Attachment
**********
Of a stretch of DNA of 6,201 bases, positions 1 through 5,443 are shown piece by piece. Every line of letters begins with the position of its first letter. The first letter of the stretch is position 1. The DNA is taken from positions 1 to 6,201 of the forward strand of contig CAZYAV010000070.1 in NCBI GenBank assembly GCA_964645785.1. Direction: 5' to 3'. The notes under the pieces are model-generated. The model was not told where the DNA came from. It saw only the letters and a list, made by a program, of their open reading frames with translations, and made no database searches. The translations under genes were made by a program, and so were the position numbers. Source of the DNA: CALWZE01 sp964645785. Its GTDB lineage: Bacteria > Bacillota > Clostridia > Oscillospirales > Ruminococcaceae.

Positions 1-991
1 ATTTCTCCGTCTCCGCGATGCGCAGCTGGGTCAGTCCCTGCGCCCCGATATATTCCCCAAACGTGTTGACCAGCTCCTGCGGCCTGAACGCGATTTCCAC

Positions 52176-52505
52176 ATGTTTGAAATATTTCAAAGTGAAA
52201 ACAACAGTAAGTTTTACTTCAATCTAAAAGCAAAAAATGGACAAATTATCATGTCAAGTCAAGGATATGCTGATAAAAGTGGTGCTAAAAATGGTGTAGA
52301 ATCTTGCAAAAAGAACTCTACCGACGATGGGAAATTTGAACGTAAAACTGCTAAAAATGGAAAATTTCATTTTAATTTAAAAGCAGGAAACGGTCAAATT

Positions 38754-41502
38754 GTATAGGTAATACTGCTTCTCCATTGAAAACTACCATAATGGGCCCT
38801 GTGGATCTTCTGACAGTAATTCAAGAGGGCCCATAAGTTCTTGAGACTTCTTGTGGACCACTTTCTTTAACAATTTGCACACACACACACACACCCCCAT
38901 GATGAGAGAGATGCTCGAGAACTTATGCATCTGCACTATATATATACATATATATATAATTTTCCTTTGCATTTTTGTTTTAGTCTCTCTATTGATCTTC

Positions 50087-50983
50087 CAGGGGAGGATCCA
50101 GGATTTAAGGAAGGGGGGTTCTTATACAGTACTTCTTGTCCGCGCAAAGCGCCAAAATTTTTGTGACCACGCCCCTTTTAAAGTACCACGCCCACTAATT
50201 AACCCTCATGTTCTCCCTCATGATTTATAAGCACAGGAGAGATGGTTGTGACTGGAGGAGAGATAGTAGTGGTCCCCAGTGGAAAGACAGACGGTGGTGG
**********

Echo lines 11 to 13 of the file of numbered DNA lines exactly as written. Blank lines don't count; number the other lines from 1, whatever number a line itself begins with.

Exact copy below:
38901 GATGAGAGAGATGCTCGAGAACTTATGCATCTGCACTATATATATACATATATATATAATTTTCCTTTGCATTTTTGTTTTAGTCTCTCTATTGATCTTC

Positions 50087-50983
50087 CAGGGGAGGATCCA